A Quick Guide to Tax Lien
Tax liens are legally allowed in cases where individuals have fallen behind on tax payments. The tax lien is imposed upon property so that the debtor will pay those taxes, even if the property is sold. In some cases, the tax lien requires that the price of the lien be included in the sales price of the property and in others, the owner cannot sell the property unless the lien is paid first.
Tax liens can be imposed when an individual or entity has failed to pay property taxes or income taxes. Those that purchase a piece of property, at foreclosure for instance, are now responsible for tax liens against the previous owner.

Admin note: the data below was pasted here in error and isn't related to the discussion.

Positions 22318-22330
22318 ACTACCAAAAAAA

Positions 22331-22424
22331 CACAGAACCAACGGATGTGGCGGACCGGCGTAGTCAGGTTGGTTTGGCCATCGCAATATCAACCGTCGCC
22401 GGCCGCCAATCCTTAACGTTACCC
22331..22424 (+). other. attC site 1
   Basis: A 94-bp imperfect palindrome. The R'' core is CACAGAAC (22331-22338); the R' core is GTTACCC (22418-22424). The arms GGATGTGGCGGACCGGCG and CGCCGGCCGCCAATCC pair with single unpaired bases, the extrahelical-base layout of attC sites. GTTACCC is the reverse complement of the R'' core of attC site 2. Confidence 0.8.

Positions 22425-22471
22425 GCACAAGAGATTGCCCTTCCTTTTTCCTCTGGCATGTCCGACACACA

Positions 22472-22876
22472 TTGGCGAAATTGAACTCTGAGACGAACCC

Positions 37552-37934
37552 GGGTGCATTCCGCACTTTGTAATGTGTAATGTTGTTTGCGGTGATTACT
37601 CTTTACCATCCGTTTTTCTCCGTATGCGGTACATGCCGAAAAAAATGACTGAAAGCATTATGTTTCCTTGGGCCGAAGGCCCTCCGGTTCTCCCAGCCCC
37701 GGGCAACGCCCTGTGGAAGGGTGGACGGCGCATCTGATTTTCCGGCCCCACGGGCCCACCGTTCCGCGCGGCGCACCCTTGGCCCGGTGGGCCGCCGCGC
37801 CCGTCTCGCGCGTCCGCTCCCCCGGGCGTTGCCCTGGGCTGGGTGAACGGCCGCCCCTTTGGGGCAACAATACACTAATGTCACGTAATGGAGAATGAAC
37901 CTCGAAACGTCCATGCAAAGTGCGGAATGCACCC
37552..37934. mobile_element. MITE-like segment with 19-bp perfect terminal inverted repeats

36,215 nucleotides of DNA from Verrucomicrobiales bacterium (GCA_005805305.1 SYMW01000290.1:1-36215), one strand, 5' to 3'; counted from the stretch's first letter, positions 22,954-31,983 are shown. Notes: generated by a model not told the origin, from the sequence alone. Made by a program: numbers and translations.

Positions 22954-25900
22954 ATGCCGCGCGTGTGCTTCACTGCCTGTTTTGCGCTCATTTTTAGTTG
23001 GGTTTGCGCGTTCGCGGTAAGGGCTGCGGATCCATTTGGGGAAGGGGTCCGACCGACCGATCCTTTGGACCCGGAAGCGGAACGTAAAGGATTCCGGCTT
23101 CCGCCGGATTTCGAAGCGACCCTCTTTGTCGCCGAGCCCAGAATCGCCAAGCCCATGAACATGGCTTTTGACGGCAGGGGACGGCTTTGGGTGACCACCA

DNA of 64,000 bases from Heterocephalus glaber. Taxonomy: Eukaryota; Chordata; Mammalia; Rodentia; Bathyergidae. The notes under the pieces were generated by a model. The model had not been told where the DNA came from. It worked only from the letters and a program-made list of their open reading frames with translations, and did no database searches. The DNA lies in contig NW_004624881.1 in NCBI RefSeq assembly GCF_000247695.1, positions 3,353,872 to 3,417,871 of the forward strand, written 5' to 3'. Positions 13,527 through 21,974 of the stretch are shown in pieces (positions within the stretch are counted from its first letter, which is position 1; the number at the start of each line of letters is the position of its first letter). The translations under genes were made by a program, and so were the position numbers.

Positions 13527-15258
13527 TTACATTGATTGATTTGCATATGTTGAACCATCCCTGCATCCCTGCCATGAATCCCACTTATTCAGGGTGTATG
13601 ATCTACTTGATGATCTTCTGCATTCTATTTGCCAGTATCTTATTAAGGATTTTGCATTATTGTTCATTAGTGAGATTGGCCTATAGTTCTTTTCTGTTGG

Although the tax lien should be disclosed at the time or purchase, that is not always the case. The county searcher should discover any tax liens during their search, which then becomes the responsibility of the title company if the lien was not discovered or disclosed.
Tax liens can be paid in a variety of ways. The property may be seized and sold in order to pay any delinquent taxes. The tax lien may also be paid from an escrow account, which would likely be through the bank that holds the mortgage on the property. In fact, a tax lien takes priority over mortgages and they should be paid before the bank collects monies for mortgage payments.